Patients with bladder exstrophy who undergo reconstruction with augmentation or urinary diversion are especially at risk for urinary tract infections (UTIs). Even those who were reconstructed primarily may be at risk for infections due to incomplete emptying. In addition men with a history of bladder exstrophy may void at higher pressures, Valsalva void, or have an element of obstruction which predisposes them to epididymitis. Thus these patients have to be carefully assessed when they present with recurrent UTIs or epididymitis to ensure that their upper tracts are preserved and to rule out significant obstruction.
The external appearance of men with bladder exstrophy is notable not just for the penile shape, but also for the hair distribution. Pubic hair grows on either side of the midline, but not in the area of the diastasis itself. This can
at times be bothersome to patients, and can be corrected by rotating hair-bearing flaps of skin medially to cover the defect.
One of the greatest concerns for men with bladder exstrophy is penile length and dorsal chordee. While the dorsal chordee can be corrected if there is a specific functional problem, there is little that can be done about penile length. There are reports of radial free-flap phalloplasty with inflatable penile prosthesis, but this is not a widely performed procedure and is fraught with complications.
The perineum of women with bladder exstrophy is displaced anteriorly, and the vagina is positioned almost parallel to the floor while standing. The vagina also tends to be shorter than normal. The labia are small and are not fused to form a fourchette. The clitoris is bifid, which persists even after reconstruction. While some of this reconstruction can be done in infancy during the initial repair, any clitoral surgery is done with caution and even reconstruction in adulthood can lead to decreased sensation.
The testes in boys with bladder exstrophy are anatomically normal; however there is an increased association with undescended testes, which according to some reports occur in up to 23% of boys. There is not good data on the semen quality in men with a history of bladder exstrophy. It has been thought that about one-third to one-half of men with BE can achieve paternity, but this may require assisted reproductive techniques. Infertility can be due to leukospermia or scarring of the seminiferous tubules due to inflammation, or impairment of transit of sperm due to injury of the vas or ejaculatory ducts, or impaired ability to transmit sperm to the partner’s cervix.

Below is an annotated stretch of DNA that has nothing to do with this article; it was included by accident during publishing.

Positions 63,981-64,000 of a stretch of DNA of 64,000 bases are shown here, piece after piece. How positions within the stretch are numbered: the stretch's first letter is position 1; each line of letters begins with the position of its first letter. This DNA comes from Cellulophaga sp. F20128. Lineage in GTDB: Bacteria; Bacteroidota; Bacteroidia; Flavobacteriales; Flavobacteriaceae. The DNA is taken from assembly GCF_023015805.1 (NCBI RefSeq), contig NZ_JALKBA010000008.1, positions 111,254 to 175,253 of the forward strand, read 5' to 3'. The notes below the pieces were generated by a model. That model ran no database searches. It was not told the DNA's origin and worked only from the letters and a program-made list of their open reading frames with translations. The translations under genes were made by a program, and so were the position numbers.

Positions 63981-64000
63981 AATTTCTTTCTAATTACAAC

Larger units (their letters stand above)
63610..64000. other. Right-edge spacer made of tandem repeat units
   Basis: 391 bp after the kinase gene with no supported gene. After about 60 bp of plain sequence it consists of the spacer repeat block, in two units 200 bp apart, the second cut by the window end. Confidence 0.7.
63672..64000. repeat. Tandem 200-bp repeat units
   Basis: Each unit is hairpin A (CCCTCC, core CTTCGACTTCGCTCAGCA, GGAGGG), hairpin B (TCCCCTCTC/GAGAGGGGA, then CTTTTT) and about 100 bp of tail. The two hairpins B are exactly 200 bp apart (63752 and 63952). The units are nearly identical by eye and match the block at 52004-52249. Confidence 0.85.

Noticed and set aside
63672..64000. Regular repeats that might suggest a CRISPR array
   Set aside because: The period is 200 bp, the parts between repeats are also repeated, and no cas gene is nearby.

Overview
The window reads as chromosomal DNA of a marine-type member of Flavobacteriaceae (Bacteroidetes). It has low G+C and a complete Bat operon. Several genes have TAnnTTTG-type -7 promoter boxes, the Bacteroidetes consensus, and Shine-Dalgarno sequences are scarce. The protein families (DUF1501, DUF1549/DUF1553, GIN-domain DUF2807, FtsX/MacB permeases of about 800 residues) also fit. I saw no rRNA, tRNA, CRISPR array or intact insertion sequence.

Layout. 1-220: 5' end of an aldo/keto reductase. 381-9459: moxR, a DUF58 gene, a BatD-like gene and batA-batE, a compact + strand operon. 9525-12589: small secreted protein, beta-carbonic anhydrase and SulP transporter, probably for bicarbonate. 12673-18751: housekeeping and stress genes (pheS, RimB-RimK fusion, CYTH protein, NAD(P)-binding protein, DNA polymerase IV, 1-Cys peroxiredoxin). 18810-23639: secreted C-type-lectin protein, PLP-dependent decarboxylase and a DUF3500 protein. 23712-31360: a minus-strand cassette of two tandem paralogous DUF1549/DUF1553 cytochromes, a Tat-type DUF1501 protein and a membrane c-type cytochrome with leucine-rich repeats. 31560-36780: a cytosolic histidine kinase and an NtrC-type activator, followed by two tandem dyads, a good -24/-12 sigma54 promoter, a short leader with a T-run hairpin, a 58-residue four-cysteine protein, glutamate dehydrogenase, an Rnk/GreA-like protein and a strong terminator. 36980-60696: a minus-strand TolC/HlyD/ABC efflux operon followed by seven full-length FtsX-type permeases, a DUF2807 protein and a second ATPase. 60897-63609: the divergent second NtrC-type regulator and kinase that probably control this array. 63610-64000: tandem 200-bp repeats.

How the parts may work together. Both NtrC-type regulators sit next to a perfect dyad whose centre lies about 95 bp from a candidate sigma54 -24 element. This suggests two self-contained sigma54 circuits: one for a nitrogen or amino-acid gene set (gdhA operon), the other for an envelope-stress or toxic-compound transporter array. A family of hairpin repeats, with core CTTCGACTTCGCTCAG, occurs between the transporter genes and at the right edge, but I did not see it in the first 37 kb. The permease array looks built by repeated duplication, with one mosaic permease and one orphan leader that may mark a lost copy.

In women with BE, the ovaries and uterus are normal and uninvolved. However the cervix is positioned low and close to the introitus and there is deficiency in the pelvic floor with the pelvic floor musculature located posteriorly, thus providing less support to the vagina and bladder. This lack of support predisposes women to prolapse. In a Spanish cohort, 31% of women with repaired exstrophy had genital prolapse, and in some series, up to 50% of women with exstrophy developed prolapse. Genital prolapse was more common after pregnancy, but did occur in nulliparous women as well.
Women with BE can carry successful pregnancies. They should be counseled on the increased risk of UTIs during pregnancy and the likely need for Cesarean section for delivery. In patients with a catheterizable stoma, the pregnancy can lead to alterations in the anatomy of the channel, leading to difficulty with draining. In 2015, the Seattle group published its longitudinal review of a total of 12 women with history of bladder exstrophy complex who attempted pregnancy. Of these 12 women, there were totally 22 pregnancies (20 in bladder exstrophy and 2 in cloacal exstrophy), with a total of 14 live births, 4 spontaneous abortions, and 4 terminations. The majority of these patients had bladder augmentations and some had catheterizable channels or performed clean intermittent catheterization (CIC) per urethra. The live births were all delivered by Caesarian section via a vertical paramedian incision rather than the standard Pfannenstiel incision.
E. Sexual Function
While the anatomy of bladder exstrophy should not affect tumescence, men with bladder exstrophy do have a higher rate of erectile dysfunction (ED) based on the International Index of Erectile Function score, with 58% having a score of 15 or less compared to 23% in controls. The areas of
dysfunction were in the ability to maintain an erection and penetration, but not frequency and rigidity of erections.